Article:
Patients may complain of sharp pain with sudden pivoting movement or any compression of the anterior of the lateral ankle, which may occur in high-topped boots or ski boots.39 Other complaints may consist of either transient or constant numbness, and periodic tingling or burning sensations. Symptoms may be worse at night than during the day. More serious injuries, such as plantarflexion inversion injuries, may result in traction injury to either the sural or common peroneal nerves, leading to axonotemesis or neurotemesis, depending on the severity. Specifically, plantarflexion inversion injury causes constriction of the peroneus longus at the level of the common peroneal nerve, entrapping the nerve as it passes underneath the muscle.

   Physical exam findings may indicate allodynia, decreased sensation to light touch, an inability to distinguish between sharp and dull stimuli and decreased two-point stimulation. Manual percussion of the affected nerve precipitates distal paresthesias (positive Tinel’s sign) or more infrequently proximal paresthesias (positive Valleix’s sign).5,40 Swelling about the affected area is rarely present. Severe injuries of the common peroneal nerve may cause paralysis and muscle atrophy, leading to foot drop.5,41

   More sophisticated diagnostic studies are often necessary, particularly when it comes to distinguishing between local nerve injury and a possible correlation to any associated or past low back injury. One should suspect radiculopathy in any patient who exhibits positive proximal findings, particularly in a positive straight leg raise test. Electrodiagnostic studies, including nerve conduction studies, may be key in ruling out radiculopathy or mononeuropathy in these patients.5,39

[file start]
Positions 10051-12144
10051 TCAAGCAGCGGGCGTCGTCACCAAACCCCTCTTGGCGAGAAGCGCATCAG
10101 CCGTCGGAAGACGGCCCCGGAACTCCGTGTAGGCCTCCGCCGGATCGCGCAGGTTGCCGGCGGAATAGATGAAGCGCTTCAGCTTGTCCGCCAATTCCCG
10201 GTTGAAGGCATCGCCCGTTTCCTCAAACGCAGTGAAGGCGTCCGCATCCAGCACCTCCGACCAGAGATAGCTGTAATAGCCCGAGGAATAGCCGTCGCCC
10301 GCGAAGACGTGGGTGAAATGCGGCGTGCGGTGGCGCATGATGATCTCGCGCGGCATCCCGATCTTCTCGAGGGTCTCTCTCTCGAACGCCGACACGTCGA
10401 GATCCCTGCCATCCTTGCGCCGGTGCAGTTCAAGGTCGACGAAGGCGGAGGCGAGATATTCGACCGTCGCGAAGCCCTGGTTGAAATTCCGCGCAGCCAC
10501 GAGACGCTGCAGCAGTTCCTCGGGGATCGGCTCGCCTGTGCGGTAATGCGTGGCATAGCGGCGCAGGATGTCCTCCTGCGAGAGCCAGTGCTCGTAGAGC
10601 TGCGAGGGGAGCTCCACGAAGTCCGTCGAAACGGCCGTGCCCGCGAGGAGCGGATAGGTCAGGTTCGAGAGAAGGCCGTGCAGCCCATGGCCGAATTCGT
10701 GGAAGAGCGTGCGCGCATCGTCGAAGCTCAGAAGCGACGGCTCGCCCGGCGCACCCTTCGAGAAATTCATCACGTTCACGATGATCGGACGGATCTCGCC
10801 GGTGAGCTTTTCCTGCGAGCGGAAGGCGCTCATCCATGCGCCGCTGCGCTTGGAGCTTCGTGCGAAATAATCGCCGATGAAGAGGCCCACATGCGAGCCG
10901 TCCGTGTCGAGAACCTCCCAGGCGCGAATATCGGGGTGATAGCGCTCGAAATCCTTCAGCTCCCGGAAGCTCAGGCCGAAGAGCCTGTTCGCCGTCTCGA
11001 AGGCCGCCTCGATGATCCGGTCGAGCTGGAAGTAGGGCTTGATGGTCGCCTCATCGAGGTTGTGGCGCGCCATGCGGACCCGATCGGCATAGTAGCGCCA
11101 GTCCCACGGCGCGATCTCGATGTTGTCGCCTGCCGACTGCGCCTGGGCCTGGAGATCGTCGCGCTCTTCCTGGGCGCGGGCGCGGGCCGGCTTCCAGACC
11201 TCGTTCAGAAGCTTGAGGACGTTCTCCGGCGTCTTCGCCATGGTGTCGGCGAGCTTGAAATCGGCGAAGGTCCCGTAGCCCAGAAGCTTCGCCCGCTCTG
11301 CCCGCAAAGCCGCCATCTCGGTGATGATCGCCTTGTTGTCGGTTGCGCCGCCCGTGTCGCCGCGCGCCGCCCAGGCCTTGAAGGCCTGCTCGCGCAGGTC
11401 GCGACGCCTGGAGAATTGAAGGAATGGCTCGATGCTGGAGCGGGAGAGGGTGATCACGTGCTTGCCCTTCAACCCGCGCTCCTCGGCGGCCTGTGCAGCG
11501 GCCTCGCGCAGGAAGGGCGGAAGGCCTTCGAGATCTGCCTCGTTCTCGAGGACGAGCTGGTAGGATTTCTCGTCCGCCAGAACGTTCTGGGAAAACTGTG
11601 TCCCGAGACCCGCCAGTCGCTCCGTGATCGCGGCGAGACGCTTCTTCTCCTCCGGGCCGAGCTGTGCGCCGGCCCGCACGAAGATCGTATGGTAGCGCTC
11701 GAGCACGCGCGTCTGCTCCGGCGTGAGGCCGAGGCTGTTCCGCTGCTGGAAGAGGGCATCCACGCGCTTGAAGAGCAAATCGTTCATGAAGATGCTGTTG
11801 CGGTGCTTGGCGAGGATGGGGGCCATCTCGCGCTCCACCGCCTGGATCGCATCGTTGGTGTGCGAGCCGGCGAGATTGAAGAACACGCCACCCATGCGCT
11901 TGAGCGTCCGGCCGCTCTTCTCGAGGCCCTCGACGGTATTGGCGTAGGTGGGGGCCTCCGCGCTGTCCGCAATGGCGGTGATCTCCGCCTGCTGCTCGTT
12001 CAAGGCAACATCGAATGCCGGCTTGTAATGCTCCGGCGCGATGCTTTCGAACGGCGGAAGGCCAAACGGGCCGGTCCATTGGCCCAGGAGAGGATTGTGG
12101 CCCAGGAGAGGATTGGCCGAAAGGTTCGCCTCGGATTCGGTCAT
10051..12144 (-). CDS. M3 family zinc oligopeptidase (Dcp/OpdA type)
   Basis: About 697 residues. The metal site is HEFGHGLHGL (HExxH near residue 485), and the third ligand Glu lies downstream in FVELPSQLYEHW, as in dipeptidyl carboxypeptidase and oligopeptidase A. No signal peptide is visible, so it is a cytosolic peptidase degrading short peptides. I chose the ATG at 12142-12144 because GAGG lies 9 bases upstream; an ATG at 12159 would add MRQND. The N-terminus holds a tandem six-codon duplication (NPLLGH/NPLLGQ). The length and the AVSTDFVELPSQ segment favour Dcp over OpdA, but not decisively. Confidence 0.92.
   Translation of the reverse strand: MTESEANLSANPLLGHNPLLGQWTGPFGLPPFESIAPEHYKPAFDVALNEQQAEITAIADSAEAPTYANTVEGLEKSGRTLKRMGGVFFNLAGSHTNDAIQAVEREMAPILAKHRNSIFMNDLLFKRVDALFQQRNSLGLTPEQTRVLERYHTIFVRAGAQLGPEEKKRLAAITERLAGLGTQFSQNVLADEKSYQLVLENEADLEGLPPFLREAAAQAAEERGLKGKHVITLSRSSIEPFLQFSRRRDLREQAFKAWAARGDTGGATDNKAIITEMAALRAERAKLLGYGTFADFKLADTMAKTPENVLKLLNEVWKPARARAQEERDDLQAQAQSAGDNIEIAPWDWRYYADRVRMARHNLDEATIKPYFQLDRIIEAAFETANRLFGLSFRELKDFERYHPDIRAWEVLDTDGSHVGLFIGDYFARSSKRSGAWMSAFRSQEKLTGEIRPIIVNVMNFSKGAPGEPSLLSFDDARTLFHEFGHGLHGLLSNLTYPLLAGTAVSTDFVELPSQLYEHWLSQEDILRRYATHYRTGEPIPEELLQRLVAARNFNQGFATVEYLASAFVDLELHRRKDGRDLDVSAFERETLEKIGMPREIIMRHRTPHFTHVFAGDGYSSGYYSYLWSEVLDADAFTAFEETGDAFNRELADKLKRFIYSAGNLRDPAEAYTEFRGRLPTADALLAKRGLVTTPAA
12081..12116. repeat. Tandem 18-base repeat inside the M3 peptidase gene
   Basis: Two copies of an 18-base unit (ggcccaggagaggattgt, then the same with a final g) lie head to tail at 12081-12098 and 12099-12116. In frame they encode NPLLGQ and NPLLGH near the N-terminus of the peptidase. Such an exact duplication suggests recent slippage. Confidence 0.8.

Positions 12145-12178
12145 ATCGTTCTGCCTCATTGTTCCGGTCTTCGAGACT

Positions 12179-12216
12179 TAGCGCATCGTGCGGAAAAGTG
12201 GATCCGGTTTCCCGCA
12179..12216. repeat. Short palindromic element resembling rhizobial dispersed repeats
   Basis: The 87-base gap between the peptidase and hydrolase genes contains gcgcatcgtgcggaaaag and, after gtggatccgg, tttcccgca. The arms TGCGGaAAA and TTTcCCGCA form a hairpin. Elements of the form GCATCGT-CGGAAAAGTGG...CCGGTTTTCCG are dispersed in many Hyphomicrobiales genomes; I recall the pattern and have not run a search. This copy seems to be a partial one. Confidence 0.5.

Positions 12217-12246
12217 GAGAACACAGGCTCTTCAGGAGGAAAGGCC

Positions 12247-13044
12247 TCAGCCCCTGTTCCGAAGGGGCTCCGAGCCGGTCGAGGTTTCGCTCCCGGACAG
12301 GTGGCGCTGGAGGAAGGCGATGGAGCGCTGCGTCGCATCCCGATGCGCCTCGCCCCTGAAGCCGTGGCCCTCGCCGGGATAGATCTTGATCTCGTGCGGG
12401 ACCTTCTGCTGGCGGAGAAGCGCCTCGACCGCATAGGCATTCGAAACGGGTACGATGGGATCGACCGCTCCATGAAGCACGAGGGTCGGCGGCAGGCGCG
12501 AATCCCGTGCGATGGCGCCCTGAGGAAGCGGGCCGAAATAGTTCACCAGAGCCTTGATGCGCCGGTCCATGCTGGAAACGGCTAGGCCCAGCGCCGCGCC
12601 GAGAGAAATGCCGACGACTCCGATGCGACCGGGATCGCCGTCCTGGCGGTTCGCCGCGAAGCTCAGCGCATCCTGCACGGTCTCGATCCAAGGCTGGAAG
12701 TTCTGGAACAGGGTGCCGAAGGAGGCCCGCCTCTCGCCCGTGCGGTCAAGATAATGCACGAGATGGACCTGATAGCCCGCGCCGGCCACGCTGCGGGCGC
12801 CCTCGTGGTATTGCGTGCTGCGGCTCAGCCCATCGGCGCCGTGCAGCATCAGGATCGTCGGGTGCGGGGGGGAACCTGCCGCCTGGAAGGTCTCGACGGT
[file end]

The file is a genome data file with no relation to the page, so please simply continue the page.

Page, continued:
What You Should Know About Intraarticular Injuries

   In the lateral ankle, intraarticular injuries typically consist of impingement syndromes, chondral and osteochondral lesions. Chondral lesions involve only the articular cartilage while osteochondral lesions consist of injury to the cartilage and the underlying bone.42 Occasionally, a talar dome lesion may be visible on initial X-ray following an inversion injury or a patient may have a loose body present from a prior injury that appears on a X-ray. However, these injuries frequently do not manifest until later in the healing process or once the patient returns to regular activity.